History, tourist information, and nearby accommodation
HERITAGE HIGHLIGHTS: 13th-century St Nicholas church
The pretty Suffolk village of Rattlesden lies in a hilly (for Suffolk) region between Stowmarket and Bury St Edmunds. Through the village runs the River Rat, a delightfully named tributary of the Gipping.
A pair of whalebones form an arch over the Rat. Unfortunately the whalebones are replicas of the 9th century originals. The village sign incorporates the iconic whalebone arch, creating a frame for the church of St Nicholas and an anchor, a reminder of Rattlesden's unusual past as a centre of navigation.
For, hard as it may be to imagine it today, Rattleseden has a long history of river trade. Even the name of the village relates to navigation. Rattlesden comes from 'rates' for boat, and 'Doenas' for Danes, suggesting that 9th century Danish invaders made an encampment at Rattlesden after sailing up the Gipping. Caen stone for building St Edmundsbury Abbey is said to have been brought up the Gipping to Rattlesden before being transported overland to Bury St Edmunds. A native of the village was Thomas Rattlesden, who became Abbot of St Edmundsbury Abbey.
During WWII the US 447th Bomb Group were stationed at Rattlesen, and a memorial to fallen American servicemen stands in the church.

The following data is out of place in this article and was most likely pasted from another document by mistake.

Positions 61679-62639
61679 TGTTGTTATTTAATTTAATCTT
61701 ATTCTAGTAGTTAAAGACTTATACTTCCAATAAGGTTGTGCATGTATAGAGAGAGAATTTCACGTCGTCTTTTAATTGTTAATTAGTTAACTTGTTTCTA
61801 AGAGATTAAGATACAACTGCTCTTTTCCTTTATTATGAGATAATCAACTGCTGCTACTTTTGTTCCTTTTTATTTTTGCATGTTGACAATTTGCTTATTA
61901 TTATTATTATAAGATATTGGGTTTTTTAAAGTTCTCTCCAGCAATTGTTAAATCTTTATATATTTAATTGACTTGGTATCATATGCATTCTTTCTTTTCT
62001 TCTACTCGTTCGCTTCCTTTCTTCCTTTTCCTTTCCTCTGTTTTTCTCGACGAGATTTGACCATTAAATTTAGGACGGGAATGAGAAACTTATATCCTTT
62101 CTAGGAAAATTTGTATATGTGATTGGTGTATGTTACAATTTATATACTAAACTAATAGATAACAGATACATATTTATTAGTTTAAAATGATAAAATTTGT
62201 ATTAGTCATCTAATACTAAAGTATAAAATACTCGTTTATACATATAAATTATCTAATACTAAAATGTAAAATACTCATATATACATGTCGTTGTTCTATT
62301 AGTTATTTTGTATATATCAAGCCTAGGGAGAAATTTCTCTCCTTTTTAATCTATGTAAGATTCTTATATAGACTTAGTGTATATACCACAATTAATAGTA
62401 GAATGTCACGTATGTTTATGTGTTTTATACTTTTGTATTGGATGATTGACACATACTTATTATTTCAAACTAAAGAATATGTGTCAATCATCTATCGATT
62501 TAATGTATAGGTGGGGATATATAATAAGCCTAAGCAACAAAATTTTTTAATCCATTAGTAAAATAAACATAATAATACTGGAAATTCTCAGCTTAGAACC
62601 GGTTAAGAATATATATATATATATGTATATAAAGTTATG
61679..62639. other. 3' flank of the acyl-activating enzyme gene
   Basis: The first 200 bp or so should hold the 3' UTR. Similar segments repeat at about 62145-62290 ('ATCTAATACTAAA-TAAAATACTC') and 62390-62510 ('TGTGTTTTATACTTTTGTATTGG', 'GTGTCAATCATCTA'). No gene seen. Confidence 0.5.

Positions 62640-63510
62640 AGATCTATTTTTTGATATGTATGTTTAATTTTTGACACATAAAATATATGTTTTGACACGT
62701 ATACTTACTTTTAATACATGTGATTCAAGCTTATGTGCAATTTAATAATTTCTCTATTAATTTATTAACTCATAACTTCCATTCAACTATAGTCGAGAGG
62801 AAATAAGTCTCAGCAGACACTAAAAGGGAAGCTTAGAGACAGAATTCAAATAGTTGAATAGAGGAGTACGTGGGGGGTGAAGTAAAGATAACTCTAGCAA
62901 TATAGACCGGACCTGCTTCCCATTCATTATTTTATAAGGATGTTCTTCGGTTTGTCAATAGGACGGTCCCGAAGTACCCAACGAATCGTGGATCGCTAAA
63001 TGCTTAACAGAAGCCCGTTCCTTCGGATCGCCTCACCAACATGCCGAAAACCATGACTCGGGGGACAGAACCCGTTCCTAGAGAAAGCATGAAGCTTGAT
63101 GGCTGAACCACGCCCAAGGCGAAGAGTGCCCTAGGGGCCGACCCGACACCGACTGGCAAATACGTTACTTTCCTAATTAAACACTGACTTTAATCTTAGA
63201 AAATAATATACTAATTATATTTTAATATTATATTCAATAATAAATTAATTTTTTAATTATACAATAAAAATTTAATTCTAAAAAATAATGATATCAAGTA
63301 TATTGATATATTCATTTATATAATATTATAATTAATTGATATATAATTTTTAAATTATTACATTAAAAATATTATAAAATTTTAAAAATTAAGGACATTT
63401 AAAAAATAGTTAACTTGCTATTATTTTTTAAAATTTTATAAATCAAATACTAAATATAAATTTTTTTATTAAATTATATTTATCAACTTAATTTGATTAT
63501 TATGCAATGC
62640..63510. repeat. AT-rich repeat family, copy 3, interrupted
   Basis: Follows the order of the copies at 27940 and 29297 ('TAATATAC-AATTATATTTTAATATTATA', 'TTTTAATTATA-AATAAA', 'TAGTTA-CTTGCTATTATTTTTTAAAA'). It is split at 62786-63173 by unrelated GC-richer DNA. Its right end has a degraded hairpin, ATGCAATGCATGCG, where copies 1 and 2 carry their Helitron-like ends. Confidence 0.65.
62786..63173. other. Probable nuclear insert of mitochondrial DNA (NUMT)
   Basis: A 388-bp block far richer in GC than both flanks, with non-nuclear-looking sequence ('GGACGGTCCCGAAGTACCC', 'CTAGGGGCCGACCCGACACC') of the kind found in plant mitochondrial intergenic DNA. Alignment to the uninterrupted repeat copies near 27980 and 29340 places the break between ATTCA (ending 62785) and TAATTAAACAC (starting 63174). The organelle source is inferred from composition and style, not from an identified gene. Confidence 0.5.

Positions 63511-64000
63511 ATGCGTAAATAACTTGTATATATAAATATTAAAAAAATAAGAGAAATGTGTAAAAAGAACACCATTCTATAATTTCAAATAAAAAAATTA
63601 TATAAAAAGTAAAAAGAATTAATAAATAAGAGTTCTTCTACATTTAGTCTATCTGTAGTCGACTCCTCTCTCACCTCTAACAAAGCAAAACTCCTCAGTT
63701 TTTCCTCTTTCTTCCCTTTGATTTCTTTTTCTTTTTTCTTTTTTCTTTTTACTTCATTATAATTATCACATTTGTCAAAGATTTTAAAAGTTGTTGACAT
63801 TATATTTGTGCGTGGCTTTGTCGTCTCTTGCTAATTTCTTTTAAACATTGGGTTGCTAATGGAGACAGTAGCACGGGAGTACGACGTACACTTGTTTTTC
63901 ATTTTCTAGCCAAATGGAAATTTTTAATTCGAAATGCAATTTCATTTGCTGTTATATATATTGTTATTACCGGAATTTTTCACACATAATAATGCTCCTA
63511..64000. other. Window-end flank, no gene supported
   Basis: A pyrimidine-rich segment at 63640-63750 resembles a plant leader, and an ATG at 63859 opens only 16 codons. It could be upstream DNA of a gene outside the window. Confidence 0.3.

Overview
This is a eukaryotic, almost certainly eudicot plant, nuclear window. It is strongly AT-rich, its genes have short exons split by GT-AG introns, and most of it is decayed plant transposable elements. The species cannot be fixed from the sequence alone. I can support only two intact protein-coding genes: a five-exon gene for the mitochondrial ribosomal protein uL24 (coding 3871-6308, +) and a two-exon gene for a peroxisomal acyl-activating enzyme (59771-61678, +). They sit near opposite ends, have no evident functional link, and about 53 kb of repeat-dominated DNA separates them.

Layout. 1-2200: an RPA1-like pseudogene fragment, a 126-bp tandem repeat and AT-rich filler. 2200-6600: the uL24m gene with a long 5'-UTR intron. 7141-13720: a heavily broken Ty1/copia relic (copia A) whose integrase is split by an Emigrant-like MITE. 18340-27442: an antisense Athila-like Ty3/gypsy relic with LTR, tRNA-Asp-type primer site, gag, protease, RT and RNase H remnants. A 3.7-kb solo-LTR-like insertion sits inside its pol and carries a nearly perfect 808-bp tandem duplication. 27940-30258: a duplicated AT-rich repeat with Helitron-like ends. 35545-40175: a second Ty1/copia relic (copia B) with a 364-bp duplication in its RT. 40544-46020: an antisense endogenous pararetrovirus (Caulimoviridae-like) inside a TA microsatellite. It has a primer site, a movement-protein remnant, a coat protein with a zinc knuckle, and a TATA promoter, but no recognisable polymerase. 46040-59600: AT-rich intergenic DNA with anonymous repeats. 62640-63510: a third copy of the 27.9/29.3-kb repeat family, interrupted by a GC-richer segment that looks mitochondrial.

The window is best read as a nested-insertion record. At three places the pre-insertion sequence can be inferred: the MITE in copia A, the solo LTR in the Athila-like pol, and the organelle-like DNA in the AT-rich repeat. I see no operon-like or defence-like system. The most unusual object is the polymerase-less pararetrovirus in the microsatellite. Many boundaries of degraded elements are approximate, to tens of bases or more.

St Nicholas dates to the 13th century and boasts a restored 15th century angel roof, decorated with 60 figures of angels with their wings outstretched. The angels were carved in the Victorian period and based on a single surviving 15th century angel. The 14th century octagonal font is superbly carved, and the church has a very good set of 15th century benches with carved poppyhead ends.
The church is just one of 60 listed buildings in the village. Among the historic buildings are several picturesque timber-framed and thatched houses, including St Margaret's Priory, a 15th century timber-framed house on Louse Lane.
There are two village pubs; one is the Brewer's Arms on Lower Street, which has an 18th century facade over a 16th century core. On High Street is Rattlesden Hall, a former manor house and farmhouse dating to the 17th century, but perhaps the most picturesque house is Church Cottage, a mid-15th century timber-framed hall house with a jettied first floor projecting out over the ground floor.
The house faces the road and backs onto the churchyard, and the combination of the historic house and the church is one of the most idyllic sights in Suffolk.
I came to Rattlesden to visit the church, and found myself wandering around the village photographing the wealth of picturesque houses. A few miles to the north is Haughley Park, a stately home set in historic gardens that are open regularly to the public.
About Rattlesden, Suffolk
Address: Rattlesden, Suffolk, England
Attraction Type: Village
Location: On minor roads 3 miles west of Stowmarket
Website: Rattlesden, Suffolk
Photo Credit: David Ross and Britain Express
NEARBY HISTORIC ATTRACTIONS
Heritage Rated from 1- 5 (low to exceptional) on historic interest
Rattlesden, St Nicholas Church - 0.1 miles (Historic Church)
Woolpit, St Mary's Church - 2.1 miles (Historic Church)
Haughley Park - 2.5 miles (Historic House)
Brettenham, St Mary's Church - 3.1 miles (Historic Church)
Haughley, St Mary Church - 3.6 miles (Historic Church)
Hitcham, All Saints Church - 5 miles (Historic Church)
Kettlebaston, St Mary's Church - 5.5 miles (Historic Church)
Badley, St Mary's Church - 5.5 miles (Historic Church)
Nearest Accommodation to Rattlesden, Suffolk: